It is a better film than most give it credit for and Keanu is its greatest strength and weakness. He does pretty damn well for the role, but misses it just enough that it doesnt work. I do think people should give it a shot, but for the love of all that is holy in your life do not compare it to the source material. Consider it instead a Supernatural Mystery with Religious overtones.

So do I regret not seeing it in theatres? No. I think I would have hated it out of hand and never given it a shot for a decent review, coming back later I think I can be honest in saying Constantine: Not too bad actually.

 

 

Darke Reviews | Snowpiercer (2014)

What you haven’t heard of this one? S’okay most folks haven’t. It has been travelling the indie circuit for awhile without a true mainstream release. This is due, in large part to the conflict between the writer director and one of the production companies. When I start going through the cast though, you will probably be scratching your head wondering why this didn’t get a main release. Part of the argument was that the director did not want to shave time from the movie.

Was he right?

Let’s talk about him. South Korean director Joon-ho Bong is the man behind the camera. He has done nothing that most folks stateside have seen, with the exception of The Host (no not that one, the other one). You’ve probably seen it on Netflix if your queue looks like mine. I cannot talk about his body of work or influences as regrettably I haven’t explored south korean cinema as much as I perhaps should. What I do have to say is that he was a brave man to go toe to toe with  low budget schlock powerhouses The Weinstein’s at what was once Miramax. He would not compromise and for that alone he deserves praise. His direction as well in the film were above par.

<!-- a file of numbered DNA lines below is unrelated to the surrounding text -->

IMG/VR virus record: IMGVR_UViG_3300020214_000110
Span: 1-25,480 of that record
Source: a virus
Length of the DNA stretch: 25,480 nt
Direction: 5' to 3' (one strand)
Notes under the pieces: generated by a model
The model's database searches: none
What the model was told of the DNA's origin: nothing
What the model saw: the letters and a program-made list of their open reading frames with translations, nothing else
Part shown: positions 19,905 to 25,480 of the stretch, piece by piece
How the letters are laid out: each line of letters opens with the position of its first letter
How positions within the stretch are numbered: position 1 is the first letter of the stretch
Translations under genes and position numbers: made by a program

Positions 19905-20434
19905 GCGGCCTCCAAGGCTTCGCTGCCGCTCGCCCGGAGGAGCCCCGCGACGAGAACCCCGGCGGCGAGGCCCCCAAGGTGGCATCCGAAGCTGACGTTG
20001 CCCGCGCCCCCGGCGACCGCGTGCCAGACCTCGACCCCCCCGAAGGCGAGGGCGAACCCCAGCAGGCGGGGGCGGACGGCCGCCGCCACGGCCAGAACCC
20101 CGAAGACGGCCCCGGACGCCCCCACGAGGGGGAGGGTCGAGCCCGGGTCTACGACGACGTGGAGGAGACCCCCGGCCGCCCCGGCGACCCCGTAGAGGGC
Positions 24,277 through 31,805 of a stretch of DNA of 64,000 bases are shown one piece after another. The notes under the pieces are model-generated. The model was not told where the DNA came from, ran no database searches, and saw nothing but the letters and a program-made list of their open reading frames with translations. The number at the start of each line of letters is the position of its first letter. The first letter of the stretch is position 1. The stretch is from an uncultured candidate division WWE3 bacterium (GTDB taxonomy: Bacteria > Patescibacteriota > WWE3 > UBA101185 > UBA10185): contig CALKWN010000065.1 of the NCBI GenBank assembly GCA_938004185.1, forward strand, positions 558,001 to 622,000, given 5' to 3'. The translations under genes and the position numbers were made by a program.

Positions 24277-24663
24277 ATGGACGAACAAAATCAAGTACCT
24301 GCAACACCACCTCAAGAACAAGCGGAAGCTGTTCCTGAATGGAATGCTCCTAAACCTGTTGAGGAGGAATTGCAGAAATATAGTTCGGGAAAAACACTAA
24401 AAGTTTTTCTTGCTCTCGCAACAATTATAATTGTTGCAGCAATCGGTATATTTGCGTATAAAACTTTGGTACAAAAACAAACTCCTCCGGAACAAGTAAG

Did the script support him?

I certainly hope so as he is one of the writers. This is one of those films that breaks the normal rules of writers. You have three writing credits for source material, one for screen story and two for screen play. That’s right, this one is based on a French graphic novel Le Transperceneige first published back in 1982. so fair credit to Jacques Lob,  Benjamin Legrand, and Jean-Marc Rochette for providing inspiration. Joon-ho Bong gets both the screen story credit and a screenplay credit. The screen play is shared with Kelly Masterson, a playwright who apparently (per IMDB) was in seminary before going into theatre. In short no one in the writing is someone you’ve heard of.

In long (er); I hope we do hear more. The plot revolves around a classist society living on a train after the end of life as we know it. In a, not so subtle, jab at global warming our solution was “Ice-9” more or less. The world froze. People hid on this miracle train and the entirety of humanity is stuck on this mobile platform. Some folks just aren’t happy with their lot in life and want more than they have. He who controls the spice…er engine controls the world.